By H. J. Bensted, W. Bulloch, L. Dudgeon, A. G. Gardner, E. D. W. Greig, D. Harvey, W. F. Harvey, T. J. Mackie, R. A. O'Brien, H. M. Perry, H. Scutze, P. Bruce White, W. J. Wilson. London, 1929. His Majesty's Stationery Office. Pp. 1–482
by A. Trevor Willis, M.D., B.S. (Melb.), Ph.D. (Leeds), M.C.Path., M.C.P.A., Reader in Microbiology, Monash University, formerly Lecturer in Bacteriology, University of Leeds. xiv + 234 pages, illustrated, second edition. Butterworth Inc., Washington. 1965. $8.50
† International Collaboration in Infectious Disease Research (ICIDR) Program, Tulane University, New Orleans, Louisiana 70112 and Delta Regional Primate Research Center, Tulane University, Covington, Louisiana 70433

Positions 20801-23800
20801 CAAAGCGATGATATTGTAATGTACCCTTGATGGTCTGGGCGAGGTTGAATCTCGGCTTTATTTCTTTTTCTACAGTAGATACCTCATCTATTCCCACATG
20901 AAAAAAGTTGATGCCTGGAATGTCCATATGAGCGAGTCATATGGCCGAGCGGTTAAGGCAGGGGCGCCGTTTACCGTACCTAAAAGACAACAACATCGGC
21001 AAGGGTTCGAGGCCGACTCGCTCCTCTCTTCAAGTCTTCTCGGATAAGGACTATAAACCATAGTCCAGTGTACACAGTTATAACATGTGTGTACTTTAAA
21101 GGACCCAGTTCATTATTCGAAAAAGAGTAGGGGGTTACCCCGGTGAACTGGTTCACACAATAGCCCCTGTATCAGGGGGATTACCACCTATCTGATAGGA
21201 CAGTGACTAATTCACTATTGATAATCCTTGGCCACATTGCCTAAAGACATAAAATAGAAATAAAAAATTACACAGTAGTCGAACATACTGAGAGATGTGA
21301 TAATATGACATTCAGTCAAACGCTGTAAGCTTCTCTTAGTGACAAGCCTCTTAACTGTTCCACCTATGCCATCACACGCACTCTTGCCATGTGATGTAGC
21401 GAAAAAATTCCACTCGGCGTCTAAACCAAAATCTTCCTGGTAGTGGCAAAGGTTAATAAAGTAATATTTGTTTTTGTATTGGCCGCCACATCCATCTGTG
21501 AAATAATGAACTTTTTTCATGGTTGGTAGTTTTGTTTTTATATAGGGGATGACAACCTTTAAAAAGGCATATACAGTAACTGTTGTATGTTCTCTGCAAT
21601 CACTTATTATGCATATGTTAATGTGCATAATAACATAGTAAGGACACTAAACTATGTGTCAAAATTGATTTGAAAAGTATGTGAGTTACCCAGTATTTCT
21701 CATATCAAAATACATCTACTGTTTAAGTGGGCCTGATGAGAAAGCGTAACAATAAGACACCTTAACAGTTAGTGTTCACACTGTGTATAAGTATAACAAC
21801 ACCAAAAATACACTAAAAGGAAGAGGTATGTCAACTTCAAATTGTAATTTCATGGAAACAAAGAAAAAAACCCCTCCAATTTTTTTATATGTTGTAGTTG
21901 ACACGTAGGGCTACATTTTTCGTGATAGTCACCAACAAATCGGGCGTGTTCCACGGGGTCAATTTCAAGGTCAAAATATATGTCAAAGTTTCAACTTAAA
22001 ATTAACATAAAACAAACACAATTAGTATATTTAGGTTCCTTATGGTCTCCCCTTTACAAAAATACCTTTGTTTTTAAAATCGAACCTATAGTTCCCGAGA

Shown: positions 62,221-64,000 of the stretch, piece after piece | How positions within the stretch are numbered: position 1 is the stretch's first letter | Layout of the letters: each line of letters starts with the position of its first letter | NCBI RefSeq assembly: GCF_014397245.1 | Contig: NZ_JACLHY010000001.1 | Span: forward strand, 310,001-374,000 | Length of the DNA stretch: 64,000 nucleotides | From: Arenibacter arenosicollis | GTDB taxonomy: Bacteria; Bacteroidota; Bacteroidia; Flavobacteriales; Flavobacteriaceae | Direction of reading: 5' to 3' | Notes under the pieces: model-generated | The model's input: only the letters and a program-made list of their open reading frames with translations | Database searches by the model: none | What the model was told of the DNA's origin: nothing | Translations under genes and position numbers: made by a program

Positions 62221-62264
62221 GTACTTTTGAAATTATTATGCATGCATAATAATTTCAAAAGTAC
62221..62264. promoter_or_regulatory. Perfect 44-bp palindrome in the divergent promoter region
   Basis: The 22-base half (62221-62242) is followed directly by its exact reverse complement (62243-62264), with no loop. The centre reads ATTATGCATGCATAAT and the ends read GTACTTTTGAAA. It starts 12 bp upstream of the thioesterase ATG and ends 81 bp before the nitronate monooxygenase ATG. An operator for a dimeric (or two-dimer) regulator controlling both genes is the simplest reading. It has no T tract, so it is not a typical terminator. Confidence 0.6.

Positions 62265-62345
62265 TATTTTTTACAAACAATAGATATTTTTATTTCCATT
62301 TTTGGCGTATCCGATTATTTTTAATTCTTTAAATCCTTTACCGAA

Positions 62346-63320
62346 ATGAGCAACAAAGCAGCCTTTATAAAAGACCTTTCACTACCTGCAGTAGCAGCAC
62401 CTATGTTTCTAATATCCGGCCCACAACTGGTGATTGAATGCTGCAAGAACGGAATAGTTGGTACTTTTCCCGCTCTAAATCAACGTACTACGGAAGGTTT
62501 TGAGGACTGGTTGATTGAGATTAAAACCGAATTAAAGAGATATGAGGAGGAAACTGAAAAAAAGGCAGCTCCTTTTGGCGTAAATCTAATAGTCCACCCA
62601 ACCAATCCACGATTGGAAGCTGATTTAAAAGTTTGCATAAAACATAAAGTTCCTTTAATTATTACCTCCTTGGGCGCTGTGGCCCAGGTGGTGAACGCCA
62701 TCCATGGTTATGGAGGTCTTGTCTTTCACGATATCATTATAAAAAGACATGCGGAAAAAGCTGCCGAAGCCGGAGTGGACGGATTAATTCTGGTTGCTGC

‡ Microbiology Service, Faculty of Medicine, Port-au-Prince, Haiti, W.I.
Studies in the southern peninsula of Haiti showed that the biting midge, Culicoides barbosai, was capable of supporting the development of Mansonella ozzardi to the infective stage. The known vector, Culicoides furens, also was encountered. Both species showed distinct biting site preferences, i.e., 98% of the midges that engorged on the arms and head were C. barbosai whereas C. furens was collected mostly from the lower legs. Nine days after engorgement, 19 infective larvae were recovered from 13 C. barbosai versus six larvae from four C. furens. It was judged that C. barbosai may be as importantly involved in the natural transmission cycle as C. furens in this community.